I did not expect to like this book. For starters, it's a "classic" and that immediately makes me put up my shields against boredom, overratedness, racism, etc. Yes, I'm biased against classics, it's a fault that I attempt to work on every now and then, but usually fail. I also didn't expect to like this book because I was plagued with images of Steve Coogan and Jackie Chan, from the 2004 movie rendition which I didn't actually see, but I vividly remember the commercials for some reason. I'm fine with Jackie Chan, especially when he's singing songs from Mulan in Cantonese, but picturing him as the lead character in this book just does not work.
But I really enjoyed this book. It's funny, adventurous, historical, and includes a chapter that makes fun of Mormons (I'm still on a Book of Mormon kick). Although, there is no hot air balloon in this book, despite an image of one appearing on many book covers and being featured in the film versions. This was slightly disappointing to me, but that's really the only fault I had with the book and I can easily blame that on media influence.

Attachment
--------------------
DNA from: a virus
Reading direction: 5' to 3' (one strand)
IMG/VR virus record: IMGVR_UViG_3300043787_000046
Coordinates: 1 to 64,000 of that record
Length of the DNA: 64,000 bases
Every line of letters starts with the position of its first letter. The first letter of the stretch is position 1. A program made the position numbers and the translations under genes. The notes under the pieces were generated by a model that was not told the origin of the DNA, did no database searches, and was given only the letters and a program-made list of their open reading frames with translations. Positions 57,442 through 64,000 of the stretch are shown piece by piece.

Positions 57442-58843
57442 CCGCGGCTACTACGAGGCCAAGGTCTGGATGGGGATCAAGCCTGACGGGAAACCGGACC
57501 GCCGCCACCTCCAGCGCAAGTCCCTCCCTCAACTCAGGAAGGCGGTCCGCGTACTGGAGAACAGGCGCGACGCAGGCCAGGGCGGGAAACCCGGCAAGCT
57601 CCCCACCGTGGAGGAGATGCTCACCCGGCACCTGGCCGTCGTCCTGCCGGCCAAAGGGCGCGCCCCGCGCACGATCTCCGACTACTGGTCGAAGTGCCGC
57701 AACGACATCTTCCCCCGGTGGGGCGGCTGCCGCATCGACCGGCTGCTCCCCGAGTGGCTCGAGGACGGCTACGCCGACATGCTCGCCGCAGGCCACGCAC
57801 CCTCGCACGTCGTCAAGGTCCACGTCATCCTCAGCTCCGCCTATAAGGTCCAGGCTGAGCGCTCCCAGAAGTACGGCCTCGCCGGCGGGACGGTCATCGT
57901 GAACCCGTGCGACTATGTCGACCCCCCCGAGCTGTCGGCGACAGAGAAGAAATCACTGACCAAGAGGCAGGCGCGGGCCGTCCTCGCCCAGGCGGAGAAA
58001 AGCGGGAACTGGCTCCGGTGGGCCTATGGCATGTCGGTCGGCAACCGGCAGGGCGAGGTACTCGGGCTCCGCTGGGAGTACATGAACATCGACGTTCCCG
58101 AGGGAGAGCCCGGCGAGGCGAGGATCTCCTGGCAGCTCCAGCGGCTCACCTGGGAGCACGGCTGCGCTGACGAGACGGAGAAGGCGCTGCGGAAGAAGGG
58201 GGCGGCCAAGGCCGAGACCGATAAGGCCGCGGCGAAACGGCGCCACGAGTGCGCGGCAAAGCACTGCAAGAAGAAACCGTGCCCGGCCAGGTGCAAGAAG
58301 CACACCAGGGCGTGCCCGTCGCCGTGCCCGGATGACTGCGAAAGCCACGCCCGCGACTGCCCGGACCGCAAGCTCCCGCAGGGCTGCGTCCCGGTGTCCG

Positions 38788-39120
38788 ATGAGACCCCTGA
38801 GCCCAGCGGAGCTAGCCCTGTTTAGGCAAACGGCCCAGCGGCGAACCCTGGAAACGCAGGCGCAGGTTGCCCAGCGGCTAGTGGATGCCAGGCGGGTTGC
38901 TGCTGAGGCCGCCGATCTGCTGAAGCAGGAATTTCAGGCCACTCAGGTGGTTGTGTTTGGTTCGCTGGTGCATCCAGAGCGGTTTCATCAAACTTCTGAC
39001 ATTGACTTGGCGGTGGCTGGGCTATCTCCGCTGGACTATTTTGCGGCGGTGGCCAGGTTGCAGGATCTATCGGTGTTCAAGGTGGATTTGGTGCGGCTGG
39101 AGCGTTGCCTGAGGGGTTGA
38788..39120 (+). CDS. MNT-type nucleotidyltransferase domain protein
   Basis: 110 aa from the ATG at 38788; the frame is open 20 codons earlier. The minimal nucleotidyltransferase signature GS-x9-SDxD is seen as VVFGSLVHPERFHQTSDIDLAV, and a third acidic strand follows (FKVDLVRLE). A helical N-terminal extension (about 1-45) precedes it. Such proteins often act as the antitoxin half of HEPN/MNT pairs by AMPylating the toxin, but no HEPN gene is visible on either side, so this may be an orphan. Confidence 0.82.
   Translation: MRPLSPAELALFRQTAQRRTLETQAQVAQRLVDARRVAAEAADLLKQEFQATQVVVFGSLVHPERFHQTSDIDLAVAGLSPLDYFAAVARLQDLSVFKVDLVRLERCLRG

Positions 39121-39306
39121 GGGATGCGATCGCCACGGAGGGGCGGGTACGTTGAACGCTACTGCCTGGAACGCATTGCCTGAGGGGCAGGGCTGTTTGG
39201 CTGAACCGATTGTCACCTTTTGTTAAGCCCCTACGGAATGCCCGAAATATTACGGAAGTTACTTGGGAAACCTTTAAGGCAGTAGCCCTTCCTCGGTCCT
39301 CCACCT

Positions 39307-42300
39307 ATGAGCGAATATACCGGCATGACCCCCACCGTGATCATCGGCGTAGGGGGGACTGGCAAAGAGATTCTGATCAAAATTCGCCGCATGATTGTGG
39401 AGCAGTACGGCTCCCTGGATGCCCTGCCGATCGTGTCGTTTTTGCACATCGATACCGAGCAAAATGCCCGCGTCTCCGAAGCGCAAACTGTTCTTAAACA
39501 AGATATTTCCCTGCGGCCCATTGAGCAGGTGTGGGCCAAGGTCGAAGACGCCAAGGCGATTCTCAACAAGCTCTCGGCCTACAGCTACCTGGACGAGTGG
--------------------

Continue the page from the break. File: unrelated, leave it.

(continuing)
If this novel was used in an English, or even history, class, there is great potential for organizing a map/geography project in the library. You could even attempt to form groups of students and use electronic resources to plan out their own trips around the world (in less than 80 days, because c'mon, it's the 2010s) and see who can come up with the shortest trip that includes all locations in the book. Fun stuff!
Liking this book makes me excited to read Jules Verne's other works included on The List, Journey to the Center of the Earth and 20,000 Leagues Under the Sea. So maybe 80 Days is a potential gateway into lking and appreciating classics? I would say yes.